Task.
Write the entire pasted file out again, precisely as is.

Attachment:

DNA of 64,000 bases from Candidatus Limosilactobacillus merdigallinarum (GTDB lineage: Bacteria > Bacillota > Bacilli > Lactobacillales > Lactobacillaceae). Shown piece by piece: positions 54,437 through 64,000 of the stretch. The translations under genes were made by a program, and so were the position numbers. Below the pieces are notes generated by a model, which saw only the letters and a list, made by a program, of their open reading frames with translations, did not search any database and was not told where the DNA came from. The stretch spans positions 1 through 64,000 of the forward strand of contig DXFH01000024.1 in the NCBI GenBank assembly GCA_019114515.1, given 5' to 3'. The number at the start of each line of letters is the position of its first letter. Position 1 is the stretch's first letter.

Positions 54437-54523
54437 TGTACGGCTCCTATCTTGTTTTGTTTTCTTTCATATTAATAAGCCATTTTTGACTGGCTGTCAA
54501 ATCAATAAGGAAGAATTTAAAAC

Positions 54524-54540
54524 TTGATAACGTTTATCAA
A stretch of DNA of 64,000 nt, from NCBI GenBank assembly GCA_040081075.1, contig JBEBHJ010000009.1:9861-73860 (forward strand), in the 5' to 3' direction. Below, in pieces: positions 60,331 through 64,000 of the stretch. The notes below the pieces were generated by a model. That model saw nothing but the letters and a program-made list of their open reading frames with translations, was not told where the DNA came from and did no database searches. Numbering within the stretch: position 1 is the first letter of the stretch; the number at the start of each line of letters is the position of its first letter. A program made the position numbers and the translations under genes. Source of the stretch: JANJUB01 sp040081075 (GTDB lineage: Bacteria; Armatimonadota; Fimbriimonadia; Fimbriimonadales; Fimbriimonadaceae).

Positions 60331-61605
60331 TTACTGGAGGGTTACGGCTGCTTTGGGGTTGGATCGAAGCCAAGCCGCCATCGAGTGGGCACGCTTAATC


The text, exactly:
DNA of 64,000 bases from Candidatus Limosilactobacillus merdigallinarum (GTDB lineage: Bacteria > Bacillota > Bacilli > Lactobacillales > Lactobacillaceae). Shown piece by piece: positions 54,437 through 64,000 of the stretch. The translations under genes were made by a program, and so were the position numbers. Below the pieces are notes generated by a model, which saw only the letters and a list, made by a program, of their open reading frames with translations, did not search any database and was not told where the DNA came from. The stretch spans positions 1 through 64,000 of the forward strand of contig DXFH01000024.1 in the NCBI GenBank assembly GCA_019114515.1, given 5' to 3'. The number at the start of each line of letters is the position of its first letter. Position 1 is the stretch's first letter.

Positions 54437-54523
54437 TGTACGGCTCCTATCTTGTTTTGTTTTCTTTCATATTAATAAGCCATTTTTGACTGGCTGTCAA
54501 ATCAATAAGGAAGAATTTAAAAC

Positions 54524-54540
54524 TTGATAACGTTTATCAA
A stretch of DNA of 64,000 nt, from NCBI GenBank assembly GCA_040081075.1, contig JBEBHJ010000009.1:9861-73860 (forward strand), in the 5' to 3' direction. Below, in pieces: positions 60,331 through 64,000 of the stretch. The notes below the pieces were generated by a model. That model saw nothing but the letters and a program-made list of their open reading frames with translations, was not told where the DNA came from and did no database searches. Numbering within the stretch: position 1 is the first letter of the stretch; the number at the start of each line of letters is the position of its first letter. A program made the position numbers and the translations under genes. Source of the stretch: JANJUB01 sp040081075 (GTDB lineage: Bacteria; Armatimonadota; Fimbriimonadia; Fimbriimonadales; Fimbriimonadaceae).

Positions 60331-61605
60331 TTACTGGAGGGTTACGGCTGCTTTGGGGTTGGATCGAAGCCAAGCCGCCATCGAGTGGGCACGCTTAATC